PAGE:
What are the Signs & Symptoms of Hearing Loss?

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Hearing loss or hearing impairment refers to a condition of a person’s total or partial inability to hear sounds. It is of 4 types – mild hearing loss, moderate hearing loss, severe hearing loss, and profound hearing loss.

A person with mild hearing loss might have a problem in understanding speech, while the person with moderate hearing loss may need a hearing aid.

People with severe hearing loss rely on lip reading to communicate with others. People who have profound hearing loss can’t hear anything at all.

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Symptoms and Signs of Hearing Loss

The symptoms and signs of hearing loss vary in different factors. These are:

General Signs of Hearing Loss

Some generals signs of hearing loss include:

  • Difficulty in hearing people clearly and misunderstanding in what they, especially in noisy places.
  • Asking people for repeating their sentence.
  • Watching TV or listening to music in a higher volume.
  • Difficulty in hearing a voice on the phone.
  • Keeping up with a conversation becoming hard.
  • Getting tired or stressed from having to concentrate while listening to anything.
  • Feeling like people are mumbling to you
  • Difficulty in hearing someone who is calling you from behind or from another room.
  • Difficulty in communicating even in a small group of people like in a meeting.
  • You might no longer hear your watch ticking, birds singing or water running.
  • Difficulty in hearing the telephone or doorbell ringing

The above problems are usually caused by hearing loss that might happen due to age factor. This is permanent but treatment like hearing aids might help. There are various listening assistive devices available like TV hearing devices which help you hear better.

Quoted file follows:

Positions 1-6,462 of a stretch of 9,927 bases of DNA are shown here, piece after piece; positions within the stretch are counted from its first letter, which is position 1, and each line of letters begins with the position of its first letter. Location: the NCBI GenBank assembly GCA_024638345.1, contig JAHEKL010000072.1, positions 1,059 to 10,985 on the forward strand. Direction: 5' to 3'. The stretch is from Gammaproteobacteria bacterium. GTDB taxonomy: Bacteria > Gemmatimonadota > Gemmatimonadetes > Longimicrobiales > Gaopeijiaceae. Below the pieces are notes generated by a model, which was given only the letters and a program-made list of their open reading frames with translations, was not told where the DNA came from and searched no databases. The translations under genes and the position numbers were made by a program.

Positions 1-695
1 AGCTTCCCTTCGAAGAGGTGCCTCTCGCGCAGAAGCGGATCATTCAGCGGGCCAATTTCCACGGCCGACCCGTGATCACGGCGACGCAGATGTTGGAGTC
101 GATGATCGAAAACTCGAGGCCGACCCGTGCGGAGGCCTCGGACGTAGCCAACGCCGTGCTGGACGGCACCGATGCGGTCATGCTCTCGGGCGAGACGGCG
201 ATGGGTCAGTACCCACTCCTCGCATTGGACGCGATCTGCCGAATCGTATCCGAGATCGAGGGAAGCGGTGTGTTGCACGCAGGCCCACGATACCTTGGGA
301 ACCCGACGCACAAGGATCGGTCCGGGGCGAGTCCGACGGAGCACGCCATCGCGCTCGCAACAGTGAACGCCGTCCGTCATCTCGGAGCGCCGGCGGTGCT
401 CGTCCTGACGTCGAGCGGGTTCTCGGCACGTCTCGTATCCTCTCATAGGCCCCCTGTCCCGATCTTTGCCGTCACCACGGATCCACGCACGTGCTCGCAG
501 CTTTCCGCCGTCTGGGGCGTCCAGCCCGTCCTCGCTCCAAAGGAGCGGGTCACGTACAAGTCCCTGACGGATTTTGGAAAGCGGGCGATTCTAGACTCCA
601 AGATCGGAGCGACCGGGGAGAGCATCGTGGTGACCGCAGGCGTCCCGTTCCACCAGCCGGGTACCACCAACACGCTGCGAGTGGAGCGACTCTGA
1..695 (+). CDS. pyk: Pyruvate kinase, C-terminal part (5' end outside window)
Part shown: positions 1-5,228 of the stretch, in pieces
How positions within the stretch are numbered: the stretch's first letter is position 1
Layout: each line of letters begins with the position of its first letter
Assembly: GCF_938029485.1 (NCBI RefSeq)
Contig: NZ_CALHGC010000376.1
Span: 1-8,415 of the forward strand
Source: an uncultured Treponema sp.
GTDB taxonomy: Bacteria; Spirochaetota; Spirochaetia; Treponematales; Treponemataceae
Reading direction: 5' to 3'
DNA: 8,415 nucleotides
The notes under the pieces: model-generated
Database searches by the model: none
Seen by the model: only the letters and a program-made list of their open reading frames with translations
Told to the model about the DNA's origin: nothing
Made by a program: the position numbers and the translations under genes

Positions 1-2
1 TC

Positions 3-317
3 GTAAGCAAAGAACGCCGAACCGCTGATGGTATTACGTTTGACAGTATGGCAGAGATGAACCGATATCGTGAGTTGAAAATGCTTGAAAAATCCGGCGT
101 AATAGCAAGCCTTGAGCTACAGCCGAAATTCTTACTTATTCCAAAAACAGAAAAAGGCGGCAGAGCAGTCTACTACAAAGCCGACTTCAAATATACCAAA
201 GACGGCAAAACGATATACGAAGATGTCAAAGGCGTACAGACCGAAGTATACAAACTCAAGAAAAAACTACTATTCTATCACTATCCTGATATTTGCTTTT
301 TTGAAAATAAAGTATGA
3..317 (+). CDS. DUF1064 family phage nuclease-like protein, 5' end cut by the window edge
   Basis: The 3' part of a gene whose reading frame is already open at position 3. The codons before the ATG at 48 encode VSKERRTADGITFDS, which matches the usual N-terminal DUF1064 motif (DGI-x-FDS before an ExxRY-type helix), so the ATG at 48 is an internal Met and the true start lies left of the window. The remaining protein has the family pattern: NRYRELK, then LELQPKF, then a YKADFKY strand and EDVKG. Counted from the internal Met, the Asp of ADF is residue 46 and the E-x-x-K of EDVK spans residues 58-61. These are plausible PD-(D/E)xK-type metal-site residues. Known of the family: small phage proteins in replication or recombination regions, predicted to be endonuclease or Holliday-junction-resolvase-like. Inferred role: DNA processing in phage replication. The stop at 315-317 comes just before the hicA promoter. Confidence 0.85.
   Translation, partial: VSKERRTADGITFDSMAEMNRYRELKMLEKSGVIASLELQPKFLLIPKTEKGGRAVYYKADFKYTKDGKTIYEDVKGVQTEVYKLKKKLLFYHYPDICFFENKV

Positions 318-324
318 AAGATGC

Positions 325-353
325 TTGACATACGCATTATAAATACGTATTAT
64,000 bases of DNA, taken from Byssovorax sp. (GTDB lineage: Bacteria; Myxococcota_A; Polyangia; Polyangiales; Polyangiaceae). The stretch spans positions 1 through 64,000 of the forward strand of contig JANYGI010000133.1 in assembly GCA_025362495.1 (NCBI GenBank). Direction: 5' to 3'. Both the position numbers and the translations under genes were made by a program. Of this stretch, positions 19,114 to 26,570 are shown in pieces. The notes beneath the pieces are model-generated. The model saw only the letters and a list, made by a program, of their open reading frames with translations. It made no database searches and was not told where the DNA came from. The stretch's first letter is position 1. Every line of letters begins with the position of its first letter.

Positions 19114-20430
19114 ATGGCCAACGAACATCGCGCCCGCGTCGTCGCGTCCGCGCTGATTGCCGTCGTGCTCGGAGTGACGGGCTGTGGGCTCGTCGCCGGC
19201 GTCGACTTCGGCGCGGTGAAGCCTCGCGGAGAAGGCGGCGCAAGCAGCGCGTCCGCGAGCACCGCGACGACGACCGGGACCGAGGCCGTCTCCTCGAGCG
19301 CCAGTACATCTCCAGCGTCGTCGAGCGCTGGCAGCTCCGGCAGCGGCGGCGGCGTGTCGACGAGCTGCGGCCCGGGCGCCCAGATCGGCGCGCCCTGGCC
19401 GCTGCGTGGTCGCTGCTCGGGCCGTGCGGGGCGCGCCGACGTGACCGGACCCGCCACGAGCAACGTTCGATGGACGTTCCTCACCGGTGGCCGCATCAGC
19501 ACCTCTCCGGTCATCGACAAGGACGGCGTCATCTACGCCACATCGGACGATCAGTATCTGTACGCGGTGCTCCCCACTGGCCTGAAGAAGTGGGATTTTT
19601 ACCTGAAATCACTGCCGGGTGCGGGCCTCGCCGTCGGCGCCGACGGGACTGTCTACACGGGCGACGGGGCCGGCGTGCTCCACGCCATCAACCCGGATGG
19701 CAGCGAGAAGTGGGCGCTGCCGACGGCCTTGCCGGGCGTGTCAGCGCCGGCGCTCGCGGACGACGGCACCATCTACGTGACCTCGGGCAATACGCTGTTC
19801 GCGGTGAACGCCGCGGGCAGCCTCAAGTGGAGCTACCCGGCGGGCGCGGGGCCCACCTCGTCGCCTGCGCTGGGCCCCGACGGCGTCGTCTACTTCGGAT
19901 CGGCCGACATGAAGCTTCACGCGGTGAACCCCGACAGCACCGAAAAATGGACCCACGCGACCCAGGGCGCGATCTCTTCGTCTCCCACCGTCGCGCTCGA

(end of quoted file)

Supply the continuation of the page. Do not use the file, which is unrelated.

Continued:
Signs of Hearing Loss in 1 Ear

It is a complicated situation if you are having a hearing loss in one ear because you might still be able to hear with the other ear and you may not feel any kind of problem in this.

Signs of Hearing loss in 1 Ear include:

  • When sound comes from one side, your hearing is worse.
  • All type of sounds seems quieter than usual
  • Difficulty in finding, from where the sound is coming
  • Difficulty in ignoring background noise or telling different sounds apart
  • Finding the speech unclear
  • Difficulty in hearing over a long distance or in noisy places

Hearing loss in 1 year is usually caused by the sound that is temporarily being unable to pass through the ear. This can cause either by ear wax or an ear infection.

Signs of Hearing Loss in Children

Your children might have a problem with their hearing if they:

  • Are very slow in learning to talk or are not clear while speaking
  • Don’t reply when you call
  • Talk very loudly
  • Respond inappropriately to questions that you ask or ask you to repeat yourself
  • Listen to TV in higher volume than usual

If you found any of the above signs in your children than contact your GP (General Practitioner) immediately.

Signs of Hearing Loss in Babies

Almost every baby has a hearing check in the first few weeks after birth, but if you still think there might be a problem with the hearing of your child then you should contact your GP.

Your baby might have a problem in the ear if he/she:

  • Is not scared by loud noises
  • Seem to hear some of the sounds but not the others
  • Notice you after seeing you, not when you call his/her name
  • Did not turn towards voices by 4 months of age
  • Have not started to say any recognizable word till the age of 15 months.

When to See a Doctor

If you or your children suspect any problem in the ear than contacting your GP as soon as possible is the best solution. Following are more situations in which you should contact your GP:

  • If you or your child suddenly lost hearing
  • If you think you or your child’s hearing is getting worse day by day
  • If you found your infant is irritated and gets his hand near his ear many times.
  • If an ear pain continues more than 2 days even after taking medication
  • If any infection keeps coming back

Your GP will ask about your symptoms and will look inside your ear through a small handheld torch attached to a magnifying lens. If needed, they can also refer you to an Audiologist.

 

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